But there is a way past the scoffs and security systems, into their hearts. It's allowed me to get a little creative with how we do missionary work. The restored gospel of Jesus is truly necessary and needed by everyone, lots of people just don't know that they need it.
I'm exhausted. Tzaneen is tough, but we have like 18 new investigators after this week, and we had three at church which is three more than last week. So just keep Tzaneen in your prayers. It would mean the world. Never been so tired mentally and physically, but doing my best to help the Lord turn Tzaneen around into something amazing.
Learned one thing this week:
Sometimes in life we shy away from things cuz we don't think we are good enough, or capable enough to accomplish that thing. we decide to rather, leave it to someone else- or even ignore it or avoid it altogether. But honestly hard things are put into our lives for a reason. We are inadequate, we are uncapable- percentage wise it's nearly impossible for an average human to make the slightest difference in the world. But this beautiful quote sheds some light on us: "no one makes a bigger mistake than the person who didn't do anything cuz they could only do a little"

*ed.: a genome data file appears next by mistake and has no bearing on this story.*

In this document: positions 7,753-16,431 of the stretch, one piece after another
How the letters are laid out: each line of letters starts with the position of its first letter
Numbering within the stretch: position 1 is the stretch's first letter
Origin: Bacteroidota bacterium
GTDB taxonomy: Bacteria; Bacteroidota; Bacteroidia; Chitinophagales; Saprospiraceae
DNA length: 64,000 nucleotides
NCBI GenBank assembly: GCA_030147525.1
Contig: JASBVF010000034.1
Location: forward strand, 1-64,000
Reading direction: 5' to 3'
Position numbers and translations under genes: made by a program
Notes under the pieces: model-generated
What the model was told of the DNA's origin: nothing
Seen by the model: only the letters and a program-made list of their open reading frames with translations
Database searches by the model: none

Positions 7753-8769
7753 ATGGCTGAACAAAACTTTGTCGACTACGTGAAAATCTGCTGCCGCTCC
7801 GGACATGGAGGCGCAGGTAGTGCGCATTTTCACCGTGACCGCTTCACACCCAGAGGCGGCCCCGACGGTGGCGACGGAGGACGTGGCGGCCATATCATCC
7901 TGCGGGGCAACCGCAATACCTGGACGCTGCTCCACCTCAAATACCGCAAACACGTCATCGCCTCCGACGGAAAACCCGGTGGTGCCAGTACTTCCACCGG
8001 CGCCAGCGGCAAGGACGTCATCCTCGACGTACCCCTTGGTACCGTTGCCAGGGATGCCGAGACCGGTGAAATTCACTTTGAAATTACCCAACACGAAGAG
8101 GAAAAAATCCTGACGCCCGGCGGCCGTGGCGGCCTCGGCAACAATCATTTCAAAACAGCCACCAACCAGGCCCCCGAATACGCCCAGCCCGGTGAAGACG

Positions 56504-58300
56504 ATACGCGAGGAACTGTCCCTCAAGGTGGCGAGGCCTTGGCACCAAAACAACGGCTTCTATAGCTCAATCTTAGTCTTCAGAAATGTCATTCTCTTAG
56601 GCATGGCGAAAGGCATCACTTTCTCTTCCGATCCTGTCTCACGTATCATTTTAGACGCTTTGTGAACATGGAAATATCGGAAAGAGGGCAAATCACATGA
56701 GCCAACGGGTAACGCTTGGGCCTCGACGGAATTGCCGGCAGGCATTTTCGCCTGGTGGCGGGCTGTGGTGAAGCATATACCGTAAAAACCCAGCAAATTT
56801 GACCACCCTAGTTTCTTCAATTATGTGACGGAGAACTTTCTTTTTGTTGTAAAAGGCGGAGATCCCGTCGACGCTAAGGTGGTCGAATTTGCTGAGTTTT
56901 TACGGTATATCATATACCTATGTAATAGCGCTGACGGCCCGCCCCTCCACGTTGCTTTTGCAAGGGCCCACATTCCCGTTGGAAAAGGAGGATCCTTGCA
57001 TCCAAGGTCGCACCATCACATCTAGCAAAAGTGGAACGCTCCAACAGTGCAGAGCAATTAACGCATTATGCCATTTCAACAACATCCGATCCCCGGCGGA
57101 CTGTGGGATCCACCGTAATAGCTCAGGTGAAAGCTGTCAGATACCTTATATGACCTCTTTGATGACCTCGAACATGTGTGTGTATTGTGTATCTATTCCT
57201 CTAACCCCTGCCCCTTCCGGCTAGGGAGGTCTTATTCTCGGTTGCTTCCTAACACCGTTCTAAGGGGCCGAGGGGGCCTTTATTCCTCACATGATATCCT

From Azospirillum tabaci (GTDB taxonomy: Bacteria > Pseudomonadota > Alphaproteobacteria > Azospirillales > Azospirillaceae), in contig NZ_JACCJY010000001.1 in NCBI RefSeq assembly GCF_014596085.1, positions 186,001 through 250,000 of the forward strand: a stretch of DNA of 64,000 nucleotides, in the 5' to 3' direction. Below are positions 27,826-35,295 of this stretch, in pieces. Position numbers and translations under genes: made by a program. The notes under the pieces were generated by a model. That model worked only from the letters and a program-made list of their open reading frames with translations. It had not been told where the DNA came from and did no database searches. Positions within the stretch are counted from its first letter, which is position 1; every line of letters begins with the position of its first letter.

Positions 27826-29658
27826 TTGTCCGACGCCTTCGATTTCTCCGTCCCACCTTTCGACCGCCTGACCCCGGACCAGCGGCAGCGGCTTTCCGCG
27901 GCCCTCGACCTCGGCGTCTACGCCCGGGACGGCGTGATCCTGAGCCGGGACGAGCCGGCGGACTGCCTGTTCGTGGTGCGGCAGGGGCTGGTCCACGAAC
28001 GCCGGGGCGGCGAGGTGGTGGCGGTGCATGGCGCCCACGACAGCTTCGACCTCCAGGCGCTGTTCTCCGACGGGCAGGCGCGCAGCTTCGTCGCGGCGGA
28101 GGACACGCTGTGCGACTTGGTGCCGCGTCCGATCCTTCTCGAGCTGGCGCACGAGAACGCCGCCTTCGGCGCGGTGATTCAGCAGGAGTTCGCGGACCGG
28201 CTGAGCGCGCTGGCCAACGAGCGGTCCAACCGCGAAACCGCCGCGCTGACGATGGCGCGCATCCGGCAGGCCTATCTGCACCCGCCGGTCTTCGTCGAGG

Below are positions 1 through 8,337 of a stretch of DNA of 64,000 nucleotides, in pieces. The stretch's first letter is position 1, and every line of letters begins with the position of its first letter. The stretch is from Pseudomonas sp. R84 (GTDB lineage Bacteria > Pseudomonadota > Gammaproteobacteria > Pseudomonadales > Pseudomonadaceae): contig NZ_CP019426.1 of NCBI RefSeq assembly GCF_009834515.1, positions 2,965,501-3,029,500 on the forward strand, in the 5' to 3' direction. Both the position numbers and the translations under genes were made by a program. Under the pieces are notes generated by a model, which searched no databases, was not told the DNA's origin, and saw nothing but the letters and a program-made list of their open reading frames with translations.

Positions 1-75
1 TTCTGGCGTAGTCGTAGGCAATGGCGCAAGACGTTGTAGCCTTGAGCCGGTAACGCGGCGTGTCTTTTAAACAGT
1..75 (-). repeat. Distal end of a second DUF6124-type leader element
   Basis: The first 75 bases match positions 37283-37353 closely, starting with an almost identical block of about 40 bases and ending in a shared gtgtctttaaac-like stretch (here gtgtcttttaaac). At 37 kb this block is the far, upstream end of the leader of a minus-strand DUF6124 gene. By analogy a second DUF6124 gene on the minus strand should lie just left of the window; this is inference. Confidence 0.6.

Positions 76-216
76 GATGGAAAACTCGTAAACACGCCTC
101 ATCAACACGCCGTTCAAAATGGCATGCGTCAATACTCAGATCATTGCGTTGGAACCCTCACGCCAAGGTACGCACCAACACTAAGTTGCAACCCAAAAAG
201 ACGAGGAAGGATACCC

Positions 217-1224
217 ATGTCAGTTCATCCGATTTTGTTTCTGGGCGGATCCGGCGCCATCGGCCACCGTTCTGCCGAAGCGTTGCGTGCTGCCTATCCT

|Pday with Henderson, Clegg, Olson & Laminie|
Like for me I get anxiety and frustration cuz theres like 7 billion people in this world and there's like 88 thousand missionaries or something. And even in Tzaneen, there's two of us, and it's a powerful week if we just see 30 of God's children.. but truly speaking in a literal, factual percentage statistic, that's next to 0.